While watching a TV programme about the early days of civil aviation I found myself thinking about my old friend John “Slim” Gregory. That in turn reminded me of a conversation I had at Cashmoor on July 18th at this year’s poorly attended Slim Gregory Memorial Day. The question, from a newish member, was “by the way, who was Slim Gregory?”.
What a good question. Slim was a real gentleman, with a ready wit, a steely eye at times, a generous heart, a wealth of experience, amusing anecdotes and a loyal friend. It was typical of his sense of humour and self-deprecation that, as slender as he was when I knew him, he took pride in showing off a photograph of himself in his well stocked bar which made it very clear that, at some time in his early life, he had been a very fat man. He had retained the nickname but not the avoirdupois.
Those of you who knew him well may have better memories than I and I apologise in advance if some of my recollections are different from yours.
I think Slim must have been born around 1917 just before the end of the Great War, aviation was obviously in his blood from the word go. In his early life, while living on the Isle of Wight and before W.W.II by the age of 18 was a CFI on Tiger Moths at either Bembridge or Sandown Airport. He was a commercial pilot with Imperial Airways before the merger forming The British Overseas Airways Corporation (BOAC) in 1939. I recall him telling me of working on the Short Empire flying boats (the precursor to the more famous Short Sunderland of World War II) from Southampton and, I think, Poole to Egypt and South Africa all at a maximum speed of 174 knots. Because these aircraft were also vessels their crews were obliged to learn semaphore as well as Morse Code. Slim used to say that he could be quite rude in semaphore but, luckily, few knew what he was signalling.
It was while stationed in South Africa that Slim met and married his beloved Linda, already a principal contralto with the South Africa Opera. Once back in England their only child was born - a son, Lester, - who suffered from spina bifida. Upon completing his education and passing his driving test his proud parents presented him with a specially adapted Triumph Herald. He died at the age of 22.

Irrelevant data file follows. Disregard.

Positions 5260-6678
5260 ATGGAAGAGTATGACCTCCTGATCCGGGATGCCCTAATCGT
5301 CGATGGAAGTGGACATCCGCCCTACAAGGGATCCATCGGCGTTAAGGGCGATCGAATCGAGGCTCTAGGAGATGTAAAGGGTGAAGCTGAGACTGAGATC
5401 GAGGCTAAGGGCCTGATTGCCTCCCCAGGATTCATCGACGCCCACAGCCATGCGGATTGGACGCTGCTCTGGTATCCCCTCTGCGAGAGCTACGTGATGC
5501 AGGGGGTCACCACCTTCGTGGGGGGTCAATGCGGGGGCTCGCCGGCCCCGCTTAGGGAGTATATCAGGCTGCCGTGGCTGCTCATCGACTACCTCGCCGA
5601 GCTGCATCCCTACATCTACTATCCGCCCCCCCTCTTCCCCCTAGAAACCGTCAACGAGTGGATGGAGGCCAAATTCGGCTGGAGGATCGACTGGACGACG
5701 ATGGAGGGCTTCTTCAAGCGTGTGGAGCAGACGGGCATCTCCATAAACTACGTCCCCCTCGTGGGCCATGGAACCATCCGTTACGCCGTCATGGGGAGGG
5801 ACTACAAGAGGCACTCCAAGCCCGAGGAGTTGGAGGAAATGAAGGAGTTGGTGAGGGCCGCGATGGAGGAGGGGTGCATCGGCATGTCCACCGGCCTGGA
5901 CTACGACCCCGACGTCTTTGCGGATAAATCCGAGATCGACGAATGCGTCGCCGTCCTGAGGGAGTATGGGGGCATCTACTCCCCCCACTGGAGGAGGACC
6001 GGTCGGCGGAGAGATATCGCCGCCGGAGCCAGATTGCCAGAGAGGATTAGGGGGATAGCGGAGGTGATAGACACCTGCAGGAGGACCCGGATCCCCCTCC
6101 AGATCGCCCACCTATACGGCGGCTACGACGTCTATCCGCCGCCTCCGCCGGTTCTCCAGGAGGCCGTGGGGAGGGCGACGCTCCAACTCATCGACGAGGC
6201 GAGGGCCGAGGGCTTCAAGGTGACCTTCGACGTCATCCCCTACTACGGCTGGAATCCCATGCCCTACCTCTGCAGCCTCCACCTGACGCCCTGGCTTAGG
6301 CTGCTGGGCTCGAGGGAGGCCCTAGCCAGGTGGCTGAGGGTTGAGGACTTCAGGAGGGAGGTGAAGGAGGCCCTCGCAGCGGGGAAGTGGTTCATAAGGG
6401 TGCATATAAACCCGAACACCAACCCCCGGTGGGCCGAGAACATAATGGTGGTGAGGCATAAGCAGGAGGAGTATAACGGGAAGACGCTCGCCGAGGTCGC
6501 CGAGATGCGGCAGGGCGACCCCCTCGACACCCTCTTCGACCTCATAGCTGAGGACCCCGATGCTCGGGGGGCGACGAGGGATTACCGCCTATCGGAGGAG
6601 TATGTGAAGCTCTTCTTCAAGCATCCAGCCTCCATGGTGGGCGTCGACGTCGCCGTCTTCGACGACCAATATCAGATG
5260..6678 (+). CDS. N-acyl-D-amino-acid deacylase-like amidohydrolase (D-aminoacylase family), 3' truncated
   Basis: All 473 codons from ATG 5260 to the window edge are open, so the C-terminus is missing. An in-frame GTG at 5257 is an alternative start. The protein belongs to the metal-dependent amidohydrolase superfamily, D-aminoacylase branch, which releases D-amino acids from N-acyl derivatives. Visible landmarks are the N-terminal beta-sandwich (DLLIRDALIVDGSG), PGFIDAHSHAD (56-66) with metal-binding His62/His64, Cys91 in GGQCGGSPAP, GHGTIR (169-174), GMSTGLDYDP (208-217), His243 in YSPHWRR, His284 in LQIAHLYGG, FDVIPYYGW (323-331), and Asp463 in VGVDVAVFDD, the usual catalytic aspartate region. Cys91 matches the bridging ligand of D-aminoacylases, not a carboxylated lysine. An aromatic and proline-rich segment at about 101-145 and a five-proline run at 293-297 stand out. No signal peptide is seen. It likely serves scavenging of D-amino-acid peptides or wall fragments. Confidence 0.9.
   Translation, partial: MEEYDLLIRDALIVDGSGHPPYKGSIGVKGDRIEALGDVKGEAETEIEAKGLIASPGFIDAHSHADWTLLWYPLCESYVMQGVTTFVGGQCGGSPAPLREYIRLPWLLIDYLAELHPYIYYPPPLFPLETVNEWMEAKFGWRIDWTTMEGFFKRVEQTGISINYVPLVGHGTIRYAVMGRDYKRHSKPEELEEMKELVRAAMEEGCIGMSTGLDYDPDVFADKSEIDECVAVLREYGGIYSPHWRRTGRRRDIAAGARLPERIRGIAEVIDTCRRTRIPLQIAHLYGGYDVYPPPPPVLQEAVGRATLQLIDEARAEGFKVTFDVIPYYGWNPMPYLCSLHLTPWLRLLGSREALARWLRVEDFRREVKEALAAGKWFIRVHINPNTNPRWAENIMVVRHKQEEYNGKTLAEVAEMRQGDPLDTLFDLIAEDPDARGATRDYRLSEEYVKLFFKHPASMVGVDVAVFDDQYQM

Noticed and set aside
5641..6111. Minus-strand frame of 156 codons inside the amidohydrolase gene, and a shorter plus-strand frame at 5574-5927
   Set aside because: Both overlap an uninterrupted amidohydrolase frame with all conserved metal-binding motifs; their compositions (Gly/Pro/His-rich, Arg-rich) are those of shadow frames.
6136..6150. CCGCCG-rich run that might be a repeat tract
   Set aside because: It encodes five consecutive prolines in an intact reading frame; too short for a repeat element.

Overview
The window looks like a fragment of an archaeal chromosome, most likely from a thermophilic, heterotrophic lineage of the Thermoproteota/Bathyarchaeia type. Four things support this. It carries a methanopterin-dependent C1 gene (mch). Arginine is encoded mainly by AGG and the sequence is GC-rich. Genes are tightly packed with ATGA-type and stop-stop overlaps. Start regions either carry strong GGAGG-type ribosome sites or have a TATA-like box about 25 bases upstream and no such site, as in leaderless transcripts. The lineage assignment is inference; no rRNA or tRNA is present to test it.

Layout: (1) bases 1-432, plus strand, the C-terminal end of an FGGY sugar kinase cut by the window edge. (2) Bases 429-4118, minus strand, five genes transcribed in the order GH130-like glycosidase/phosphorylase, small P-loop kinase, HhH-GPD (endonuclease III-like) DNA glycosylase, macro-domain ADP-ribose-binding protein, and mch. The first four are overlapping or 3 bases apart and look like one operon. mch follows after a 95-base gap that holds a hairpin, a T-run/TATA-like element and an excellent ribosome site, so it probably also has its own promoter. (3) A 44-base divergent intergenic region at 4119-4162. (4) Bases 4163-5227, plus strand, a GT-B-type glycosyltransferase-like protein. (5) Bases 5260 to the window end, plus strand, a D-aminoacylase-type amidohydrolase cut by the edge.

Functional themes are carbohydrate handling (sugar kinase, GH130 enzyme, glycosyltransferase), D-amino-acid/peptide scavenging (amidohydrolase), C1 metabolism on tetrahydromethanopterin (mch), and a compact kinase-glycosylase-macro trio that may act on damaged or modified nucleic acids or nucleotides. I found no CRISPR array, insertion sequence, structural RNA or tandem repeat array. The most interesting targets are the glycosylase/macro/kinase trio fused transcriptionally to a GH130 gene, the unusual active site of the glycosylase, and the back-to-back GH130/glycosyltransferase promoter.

As he rose through the ranks of BOAC Slim flew many famous aircraft. From his wistful reminiscences I’m sure that one of his favourites was the “Whispering Giant”, the Bristol Britannia. The last of the great British Propliners and a very luxurious aircraft as I was privileged to find out for myself.
At this point please permit me a brief aside. I was an apprentice at Bristol Aeroplane Co (BAC) starting in 1953, before the mergers with Hawker Siddley and then Rolls Royce both of which occurred during my time there (I even saw the Brabazon prototype - as big as a Boeing 767 when I went for my interview - just before it was scrapped). Senior apprentices were sometimes asked to escort visitors around the assembly hall and, at one time, I could have told you how many rivets there were on a Brittania. I still recall that there were over 120 miles of cable - if asked a question to which we didn’t know the answer we were instructed to say we did know but it was company confidential data so we were not allowed to say.
Back to Slim and one of his stories which always tickled me. The Brit. was so well equipped that it had separate lavatories for Ladies and Gents. Apparently the correct application of the urinals in the gents was misunderstood by one foreign passenger with the result that the snag sheet, on which the crew recorded any problems at the conclusion of each flight, once bore the cryptic comment “the urinal has been used as an arsenal”!
When in March 1974 BOAC was merged with British European Airways to form British Airways Slim was flying the Boeing 707 and, for a short time the 747. By that time Slim had risen to the rank of Chief Captain and his commercial license attested to the fact that he had amassed over 35,000 flying hours during his career. He was called in for his 6 monthly medical, the medical which was at 11 am revealed a heart murmur and by lunchtime he was retired, he was 56. At that time Slim and Linda were living in Sunningdale but wanting to be nearer to his mother who still lived on the Isle of Wight they moved to Ringwood where they spent the rest of their lives. Slim happily in his workshop or out flying model aircraft and Linda tending her garden. He never piloted full-size again.
Slim would have been the first to admit that he wasn’t the greatest R/C pilot, and was often as happy to watch others flying his models as he was flying them himself. His models were usually quite challenging, he loved multi-engined aircraft and sometimes all the engines were still running when he they landed, though not often - hence the challenge.
Slim’s devotion to the WMAC was recognised when he was appointed our President. He was always prepared to help when help was needed, mowing, site maintenance, helping to run competitions and ready to put his hand in his pocket when more than mere physical assistance was required. He was a modest man and much of his generosity went unrecognised other than by those who benefited from it as Jon will attest if you ask him.
With no dependants, when Slim and Linda’s health became a real problem to them and neither could face the thought of being left alone, they took the courageous decision to carry through with the suicide pact which they had often discussed. The club, and their many friends, lost a much loved couple.
I was proud to count him as a friend.